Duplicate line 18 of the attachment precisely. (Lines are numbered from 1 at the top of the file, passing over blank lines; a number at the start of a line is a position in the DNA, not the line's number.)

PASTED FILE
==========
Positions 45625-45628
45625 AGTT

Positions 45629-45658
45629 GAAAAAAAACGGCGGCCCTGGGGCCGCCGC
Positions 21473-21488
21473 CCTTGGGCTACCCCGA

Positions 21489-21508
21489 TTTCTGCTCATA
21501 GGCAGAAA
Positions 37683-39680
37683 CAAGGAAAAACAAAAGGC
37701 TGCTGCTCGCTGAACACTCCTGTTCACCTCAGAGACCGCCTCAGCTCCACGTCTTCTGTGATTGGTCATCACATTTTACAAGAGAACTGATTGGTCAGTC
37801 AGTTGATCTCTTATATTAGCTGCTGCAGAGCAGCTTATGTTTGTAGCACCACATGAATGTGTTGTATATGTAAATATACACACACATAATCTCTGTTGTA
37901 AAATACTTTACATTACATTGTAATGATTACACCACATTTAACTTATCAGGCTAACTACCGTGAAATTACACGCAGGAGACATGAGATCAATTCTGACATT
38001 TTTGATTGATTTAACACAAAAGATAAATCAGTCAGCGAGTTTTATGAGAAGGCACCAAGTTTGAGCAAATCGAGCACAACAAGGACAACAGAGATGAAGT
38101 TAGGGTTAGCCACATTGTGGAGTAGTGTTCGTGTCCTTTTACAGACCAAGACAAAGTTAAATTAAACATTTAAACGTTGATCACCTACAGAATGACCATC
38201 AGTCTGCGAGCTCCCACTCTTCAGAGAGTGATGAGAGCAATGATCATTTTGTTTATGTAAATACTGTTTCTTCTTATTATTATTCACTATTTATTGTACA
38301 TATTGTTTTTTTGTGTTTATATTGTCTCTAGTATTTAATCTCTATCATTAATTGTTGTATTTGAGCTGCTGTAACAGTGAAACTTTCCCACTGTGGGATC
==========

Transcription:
38301 TATTGTTTTTTTGTGTTTATATTGTCTCTAGTATTTAATCTCTATCATTAATTGTTGTATTTGAGCTGCTGTAACAGTGAAACTTTCCCACTGTGGGATC